Georgetown County, S.C. (WCBD) – It’s Wednesday and that means it is time to explore the history that surrounds the Lowcountry. This week, we head to Hopsewee Plantation.
Located 13 miles south of Georgetown, the plantation is best known as the birthplace and childhood home to a boy who went on to write his name in history as a signer of the Declaration of Independence; Thomas Lynch Jr.
Built in 1740 by Colonel Thomas Lynch Sr., Hopsewee Plantation was one of the South’s major rice plantations
“Colonel Thomas Lynch formed Hopsewee Plantation from a five-hundred-acre grant purchased from John Abraham Motte and a three-hundred-acre grant originally claimed by George Montgomery. Lynch also secured a grant for an island in the Santee River Delta of fourteen-hundred acres between Push and Go Creek and Six Mile Creek.”The South Carolina Encyclopedia
The Historical Marker Database shows that Hopsewee was designated a National Historic Landmark in 1972.
The marker reads, “Thomas Lynch, Jr., signer of the Declaration of Independence, was born here Aug. 5, 1749. He was elected from St. James Parish, Santee, to 1st Provincial Congress, Dec. 19, 1774; to 2nd Provincial Congress, Aug. 7-8, 1775; to the Continental Congress, Mar, 23, 1776; Commissioned captain, provincial troops, June 17, 1775; served on committee to draft constitution for South Carolina, 1776. He was lost at sea, 1779.”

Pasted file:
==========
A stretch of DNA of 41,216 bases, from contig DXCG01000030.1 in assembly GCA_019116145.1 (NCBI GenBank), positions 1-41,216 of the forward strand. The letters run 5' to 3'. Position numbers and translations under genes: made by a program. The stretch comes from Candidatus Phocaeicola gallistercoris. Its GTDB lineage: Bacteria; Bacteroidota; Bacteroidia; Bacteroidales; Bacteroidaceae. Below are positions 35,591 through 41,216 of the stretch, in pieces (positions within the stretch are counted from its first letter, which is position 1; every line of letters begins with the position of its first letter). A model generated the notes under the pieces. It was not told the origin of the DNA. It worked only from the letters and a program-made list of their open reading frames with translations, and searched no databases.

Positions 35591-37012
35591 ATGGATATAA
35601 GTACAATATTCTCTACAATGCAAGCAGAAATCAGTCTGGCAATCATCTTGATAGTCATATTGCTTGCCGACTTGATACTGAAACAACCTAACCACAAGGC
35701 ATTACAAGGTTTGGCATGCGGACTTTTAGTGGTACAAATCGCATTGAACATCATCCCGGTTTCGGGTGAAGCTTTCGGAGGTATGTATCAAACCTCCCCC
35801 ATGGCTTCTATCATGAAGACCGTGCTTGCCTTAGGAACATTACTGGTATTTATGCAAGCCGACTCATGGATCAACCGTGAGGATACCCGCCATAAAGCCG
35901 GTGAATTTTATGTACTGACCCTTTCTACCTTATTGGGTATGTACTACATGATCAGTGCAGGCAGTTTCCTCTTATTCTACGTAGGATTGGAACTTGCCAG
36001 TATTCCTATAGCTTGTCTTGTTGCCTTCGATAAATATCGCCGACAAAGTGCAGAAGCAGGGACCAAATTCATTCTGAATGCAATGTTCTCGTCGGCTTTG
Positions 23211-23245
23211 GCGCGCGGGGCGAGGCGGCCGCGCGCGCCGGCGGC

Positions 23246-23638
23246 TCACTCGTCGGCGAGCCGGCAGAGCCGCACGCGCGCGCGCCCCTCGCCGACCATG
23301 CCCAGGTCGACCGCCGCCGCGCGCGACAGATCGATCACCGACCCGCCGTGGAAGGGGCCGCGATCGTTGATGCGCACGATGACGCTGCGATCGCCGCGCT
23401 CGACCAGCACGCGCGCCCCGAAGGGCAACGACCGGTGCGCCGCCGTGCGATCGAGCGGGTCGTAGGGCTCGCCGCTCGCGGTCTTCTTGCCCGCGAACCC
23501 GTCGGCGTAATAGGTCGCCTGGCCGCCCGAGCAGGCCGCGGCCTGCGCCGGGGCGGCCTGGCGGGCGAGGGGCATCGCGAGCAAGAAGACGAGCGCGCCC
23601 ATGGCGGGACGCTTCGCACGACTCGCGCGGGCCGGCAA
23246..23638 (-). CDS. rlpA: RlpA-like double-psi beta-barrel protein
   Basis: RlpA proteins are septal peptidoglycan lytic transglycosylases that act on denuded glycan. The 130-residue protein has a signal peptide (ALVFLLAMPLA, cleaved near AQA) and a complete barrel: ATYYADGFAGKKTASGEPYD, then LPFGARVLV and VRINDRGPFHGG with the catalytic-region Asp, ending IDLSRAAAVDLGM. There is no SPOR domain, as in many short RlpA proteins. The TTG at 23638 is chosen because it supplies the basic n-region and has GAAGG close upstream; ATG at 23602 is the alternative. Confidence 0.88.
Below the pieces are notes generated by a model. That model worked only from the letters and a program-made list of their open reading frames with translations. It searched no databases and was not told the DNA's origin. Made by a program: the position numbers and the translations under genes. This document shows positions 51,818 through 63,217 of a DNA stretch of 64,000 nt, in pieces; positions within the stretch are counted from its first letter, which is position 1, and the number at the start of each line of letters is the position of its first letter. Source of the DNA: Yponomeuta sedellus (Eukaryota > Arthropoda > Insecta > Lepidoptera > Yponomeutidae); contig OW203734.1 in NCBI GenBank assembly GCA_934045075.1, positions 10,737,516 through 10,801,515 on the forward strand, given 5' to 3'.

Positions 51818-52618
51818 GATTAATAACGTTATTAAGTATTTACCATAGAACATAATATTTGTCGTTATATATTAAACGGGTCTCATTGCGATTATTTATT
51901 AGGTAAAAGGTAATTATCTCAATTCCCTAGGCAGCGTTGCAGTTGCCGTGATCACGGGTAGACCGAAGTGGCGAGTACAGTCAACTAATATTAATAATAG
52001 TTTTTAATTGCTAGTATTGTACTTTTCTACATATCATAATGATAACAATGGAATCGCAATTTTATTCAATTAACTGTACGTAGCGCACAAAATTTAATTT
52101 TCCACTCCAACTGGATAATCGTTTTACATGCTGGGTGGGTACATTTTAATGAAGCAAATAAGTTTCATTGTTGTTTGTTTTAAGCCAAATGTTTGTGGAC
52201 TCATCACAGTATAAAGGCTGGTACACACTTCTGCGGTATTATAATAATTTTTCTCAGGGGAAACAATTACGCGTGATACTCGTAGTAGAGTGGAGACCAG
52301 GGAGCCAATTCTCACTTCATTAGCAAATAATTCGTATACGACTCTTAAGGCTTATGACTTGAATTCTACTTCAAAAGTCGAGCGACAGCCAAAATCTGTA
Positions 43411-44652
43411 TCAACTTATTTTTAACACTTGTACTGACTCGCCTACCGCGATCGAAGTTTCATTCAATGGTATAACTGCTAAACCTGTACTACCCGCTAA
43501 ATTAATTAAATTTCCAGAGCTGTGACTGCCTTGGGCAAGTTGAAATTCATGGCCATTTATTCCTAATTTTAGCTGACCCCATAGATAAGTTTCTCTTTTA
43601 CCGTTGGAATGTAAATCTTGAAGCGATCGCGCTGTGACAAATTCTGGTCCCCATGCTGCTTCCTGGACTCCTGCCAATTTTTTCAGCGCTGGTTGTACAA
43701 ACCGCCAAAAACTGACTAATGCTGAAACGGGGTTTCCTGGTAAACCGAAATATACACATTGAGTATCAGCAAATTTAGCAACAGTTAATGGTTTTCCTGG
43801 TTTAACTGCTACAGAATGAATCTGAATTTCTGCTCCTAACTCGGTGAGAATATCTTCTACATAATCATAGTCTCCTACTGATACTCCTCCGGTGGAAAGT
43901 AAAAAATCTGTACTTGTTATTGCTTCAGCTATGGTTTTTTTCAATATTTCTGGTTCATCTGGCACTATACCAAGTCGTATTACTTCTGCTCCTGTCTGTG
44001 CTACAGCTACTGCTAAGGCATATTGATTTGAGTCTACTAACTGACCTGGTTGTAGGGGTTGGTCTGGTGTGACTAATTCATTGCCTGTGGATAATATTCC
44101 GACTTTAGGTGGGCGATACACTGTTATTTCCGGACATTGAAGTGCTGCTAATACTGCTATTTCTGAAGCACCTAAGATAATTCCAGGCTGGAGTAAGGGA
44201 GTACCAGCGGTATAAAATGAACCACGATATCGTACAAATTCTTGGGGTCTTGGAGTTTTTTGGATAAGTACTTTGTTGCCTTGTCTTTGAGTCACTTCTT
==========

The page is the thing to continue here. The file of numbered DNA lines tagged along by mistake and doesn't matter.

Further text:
The plantation was purchased, renovated, and opened to the public in 1970. Today, the home is privately owned but is open for tours and special events.
Visitors have the opportunity to explore the plantation from top to bottom on the “Cellar-To-Attic” guided tour. This includes learning about the history of the two original slave cabins that still stand on the grounds and the slaves who lived and worked on the plantation.